management of this job to AOGCC.                                                                                                
4:47:16 PM                                                                                                                    
SENATOR  DUNBAR recapped  the  estimated  timeline to  start                                                                    
construction and to achieve Class  VI primacy then asked how                                                                    
soon  Alaska could  start to  generate  revenue from  carbon                                                                    
MR.  PASKVAN answered  that  these  are capital  investments                                                                    
that take  5-6 years for  an investment decision.  Last fall                                                                    
he learned  that EPA is  encouraging developers  to co-apply                                                                    
to  EPA and  at the  state authority  that assumes  Class VI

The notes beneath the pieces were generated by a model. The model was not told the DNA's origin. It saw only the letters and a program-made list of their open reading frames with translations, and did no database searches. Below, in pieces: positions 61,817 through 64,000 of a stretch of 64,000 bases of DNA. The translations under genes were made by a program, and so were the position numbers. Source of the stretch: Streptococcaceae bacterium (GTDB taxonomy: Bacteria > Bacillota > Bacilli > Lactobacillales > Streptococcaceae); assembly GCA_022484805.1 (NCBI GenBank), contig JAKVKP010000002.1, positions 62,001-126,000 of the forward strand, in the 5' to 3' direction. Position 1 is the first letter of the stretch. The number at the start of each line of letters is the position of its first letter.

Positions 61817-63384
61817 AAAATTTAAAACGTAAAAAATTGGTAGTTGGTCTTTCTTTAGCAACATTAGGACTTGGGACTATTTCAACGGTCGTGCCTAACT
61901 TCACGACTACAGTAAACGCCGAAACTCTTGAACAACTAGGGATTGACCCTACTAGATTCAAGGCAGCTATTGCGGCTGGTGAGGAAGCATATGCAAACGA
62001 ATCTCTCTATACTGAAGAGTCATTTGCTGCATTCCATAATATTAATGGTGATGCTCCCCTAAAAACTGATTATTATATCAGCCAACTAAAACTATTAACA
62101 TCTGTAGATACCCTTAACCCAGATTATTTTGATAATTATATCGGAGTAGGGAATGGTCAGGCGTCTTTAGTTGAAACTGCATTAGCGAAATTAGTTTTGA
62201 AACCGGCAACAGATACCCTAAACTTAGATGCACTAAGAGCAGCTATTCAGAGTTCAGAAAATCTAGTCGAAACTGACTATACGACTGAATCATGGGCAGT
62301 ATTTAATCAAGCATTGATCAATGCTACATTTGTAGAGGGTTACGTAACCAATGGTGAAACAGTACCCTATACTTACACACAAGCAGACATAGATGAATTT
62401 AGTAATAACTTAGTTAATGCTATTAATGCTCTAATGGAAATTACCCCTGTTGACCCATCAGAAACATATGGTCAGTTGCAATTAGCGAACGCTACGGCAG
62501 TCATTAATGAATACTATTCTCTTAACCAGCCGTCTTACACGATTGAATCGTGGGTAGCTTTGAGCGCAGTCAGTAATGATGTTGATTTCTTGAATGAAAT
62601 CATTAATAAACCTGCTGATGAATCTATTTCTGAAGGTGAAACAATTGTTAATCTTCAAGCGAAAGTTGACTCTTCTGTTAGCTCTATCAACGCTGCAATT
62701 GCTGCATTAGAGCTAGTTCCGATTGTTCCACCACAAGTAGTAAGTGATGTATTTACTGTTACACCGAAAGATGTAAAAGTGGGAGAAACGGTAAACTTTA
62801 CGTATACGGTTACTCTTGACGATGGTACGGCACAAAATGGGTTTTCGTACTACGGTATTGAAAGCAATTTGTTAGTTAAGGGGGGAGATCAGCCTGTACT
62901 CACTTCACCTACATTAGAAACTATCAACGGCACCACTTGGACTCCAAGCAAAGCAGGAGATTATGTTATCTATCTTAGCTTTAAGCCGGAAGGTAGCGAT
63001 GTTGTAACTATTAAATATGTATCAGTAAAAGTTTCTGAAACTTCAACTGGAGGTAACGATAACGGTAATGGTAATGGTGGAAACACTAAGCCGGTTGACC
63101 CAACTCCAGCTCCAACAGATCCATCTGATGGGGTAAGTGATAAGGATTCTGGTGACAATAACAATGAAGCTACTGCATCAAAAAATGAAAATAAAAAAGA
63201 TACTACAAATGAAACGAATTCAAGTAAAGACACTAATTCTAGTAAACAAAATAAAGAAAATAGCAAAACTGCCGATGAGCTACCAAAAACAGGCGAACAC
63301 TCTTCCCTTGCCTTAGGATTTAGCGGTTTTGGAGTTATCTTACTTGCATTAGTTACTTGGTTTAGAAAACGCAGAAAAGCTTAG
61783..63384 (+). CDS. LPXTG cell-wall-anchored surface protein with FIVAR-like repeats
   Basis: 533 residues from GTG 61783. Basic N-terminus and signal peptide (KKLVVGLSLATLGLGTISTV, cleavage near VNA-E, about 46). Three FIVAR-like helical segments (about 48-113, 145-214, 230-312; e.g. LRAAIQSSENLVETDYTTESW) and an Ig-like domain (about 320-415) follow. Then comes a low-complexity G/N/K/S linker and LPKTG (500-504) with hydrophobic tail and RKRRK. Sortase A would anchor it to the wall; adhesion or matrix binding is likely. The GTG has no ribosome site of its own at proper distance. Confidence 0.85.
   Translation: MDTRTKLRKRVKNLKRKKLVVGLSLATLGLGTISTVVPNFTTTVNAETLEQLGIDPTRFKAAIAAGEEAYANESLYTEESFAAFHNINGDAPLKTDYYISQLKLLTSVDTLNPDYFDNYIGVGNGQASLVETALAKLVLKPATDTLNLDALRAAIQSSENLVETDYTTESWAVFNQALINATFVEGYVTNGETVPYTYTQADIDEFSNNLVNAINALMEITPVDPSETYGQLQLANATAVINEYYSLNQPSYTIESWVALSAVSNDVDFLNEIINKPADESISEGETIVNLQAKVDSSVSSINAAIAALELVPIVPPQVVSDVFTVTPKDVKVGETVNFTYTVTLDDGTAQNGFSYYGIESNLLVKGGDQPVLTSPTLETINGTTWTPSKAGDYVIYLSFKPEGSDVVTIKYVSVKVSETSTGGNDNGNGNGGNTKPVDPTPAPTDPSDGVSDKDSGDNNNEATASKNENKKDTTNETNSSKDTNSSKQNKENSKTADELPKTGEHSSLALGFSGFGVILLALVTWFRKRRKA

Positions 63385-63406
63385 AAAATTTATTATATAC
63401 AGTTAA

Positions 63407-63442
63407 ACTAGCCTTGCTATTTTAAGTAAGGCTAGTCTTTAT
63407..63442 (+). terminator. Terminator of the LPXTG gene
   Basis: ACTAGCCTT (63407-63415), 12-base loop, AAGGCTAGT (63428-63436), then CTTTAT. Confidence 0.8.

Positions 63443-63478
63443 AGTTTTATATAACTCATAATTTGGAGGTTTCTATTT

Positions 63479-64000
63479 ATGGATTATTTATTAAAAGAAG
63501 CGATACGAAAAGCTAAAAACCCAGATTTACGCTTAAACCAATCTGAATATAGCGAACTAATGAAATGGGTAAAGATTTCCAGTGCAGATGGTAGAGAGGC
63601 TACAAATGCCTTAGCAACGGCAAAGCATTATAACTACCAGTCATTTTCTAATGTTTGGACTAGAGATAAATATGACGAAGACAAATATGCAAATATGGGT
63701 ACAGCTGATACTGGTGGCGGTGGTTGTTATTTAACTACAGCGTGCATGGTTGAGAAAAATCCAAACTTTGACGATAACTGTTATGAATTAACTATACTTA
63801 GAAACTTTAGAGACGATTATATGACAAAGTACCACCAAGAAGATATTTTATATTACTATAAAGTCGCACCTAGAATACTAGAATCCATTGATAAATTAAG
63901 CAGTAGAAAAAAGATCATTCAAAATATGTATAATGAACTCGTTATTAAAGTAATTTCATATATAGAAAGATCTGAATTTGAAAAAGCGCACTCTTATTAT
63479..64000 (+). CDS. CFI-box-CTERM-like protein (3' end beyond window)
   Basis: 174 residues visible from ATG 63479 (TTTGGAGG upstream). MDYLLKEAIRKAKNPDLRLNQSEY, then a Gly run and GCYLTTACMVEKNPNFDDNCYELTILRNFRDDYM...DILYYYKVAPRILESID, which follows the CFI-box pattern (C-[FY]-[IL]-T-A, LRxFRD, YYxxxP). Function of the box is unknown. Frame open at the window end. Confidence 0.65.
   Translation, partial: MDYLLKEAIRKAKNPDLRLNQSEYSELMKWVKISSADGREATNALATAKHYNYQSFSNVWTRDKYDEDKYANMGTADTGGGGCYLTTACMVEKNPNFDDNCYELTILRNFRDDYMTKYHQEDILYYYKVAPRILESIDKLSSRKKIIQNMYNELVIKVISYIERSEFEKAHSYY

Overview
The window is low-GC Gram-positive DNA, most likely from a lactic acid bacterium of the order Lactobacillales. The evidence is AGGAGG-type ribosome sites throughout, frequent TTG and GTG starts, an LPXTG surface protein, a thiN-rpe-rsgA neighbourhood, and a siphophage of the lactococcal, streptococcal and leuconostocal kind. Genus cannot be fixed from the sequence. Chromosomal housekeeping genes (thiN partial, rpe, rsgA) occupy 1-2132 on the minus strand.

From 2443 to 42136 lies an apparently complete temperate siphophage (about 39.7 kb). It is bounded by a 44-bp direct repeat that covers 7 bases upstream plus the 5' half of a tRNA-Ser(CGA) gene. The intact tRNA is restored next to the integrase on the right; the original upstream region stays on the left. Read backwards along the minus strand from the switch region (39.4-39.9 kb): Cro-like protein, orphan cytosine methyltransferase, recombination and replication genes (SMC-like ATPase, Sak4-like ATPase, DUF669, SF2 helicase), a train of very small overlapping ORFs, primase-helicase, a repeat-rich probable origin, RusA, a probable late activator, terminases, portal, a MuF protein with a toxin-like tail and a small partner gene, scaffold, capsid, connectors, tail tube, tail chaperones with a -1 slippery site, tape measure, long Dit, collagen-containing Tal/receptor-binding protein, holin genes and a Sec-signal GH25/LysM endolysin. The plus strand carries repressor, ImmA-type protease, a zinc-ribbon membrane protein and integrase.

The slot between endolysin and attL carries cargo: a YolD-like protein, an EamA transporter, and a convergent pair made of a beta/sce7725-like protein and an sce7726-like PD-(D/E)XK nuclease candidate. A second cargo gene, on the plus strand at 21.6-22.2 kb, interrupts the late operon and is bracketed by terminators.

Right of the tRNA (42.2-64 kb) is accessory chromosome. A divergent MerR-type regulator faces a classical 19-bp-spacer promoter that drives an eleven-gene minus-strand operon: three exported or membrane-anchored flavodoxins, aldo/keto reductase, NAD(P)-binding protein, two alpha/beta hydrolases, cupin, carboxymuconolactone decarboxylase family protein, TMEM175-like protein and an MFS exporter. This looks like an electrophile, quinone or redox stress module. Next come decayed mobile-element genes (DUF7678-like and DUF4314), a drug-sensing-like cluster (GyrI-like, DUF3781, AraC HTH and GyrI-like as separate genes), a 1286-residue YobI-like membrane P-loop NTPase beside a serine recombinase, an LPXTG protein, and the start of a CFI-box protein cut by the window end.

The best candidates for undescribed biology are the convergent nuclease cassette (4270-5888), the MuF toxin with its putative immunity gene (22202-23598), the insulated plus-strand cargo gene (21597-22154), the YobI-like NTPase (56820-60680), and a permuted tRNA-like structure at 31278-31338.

primacy. He  also understands that AOGCC  submitted a letter                                                                    
to EPA expressing interest in  the process so it can qualify                                                                    
for a  portion of the  $50 million  EPA aside for  any state                                                                    
that is interested in seeking primacy.                                                                                          
SENATOR DUNBAR restated his question  about how long it will                                                                    
take  for Alaska  to start  generating  revenue from  carbon                                                                    
MR. PASKVAN replied that it  depends on the project, but the                                                                    
earliest timeline  he'd seen  was 5-6  years. He  added that                                                                    
carbon capture is  a long-term effort and Alaska  can get in                                                                    
early   and   create   new   long-term   opportunities   for                                                                    
4:51:45 PM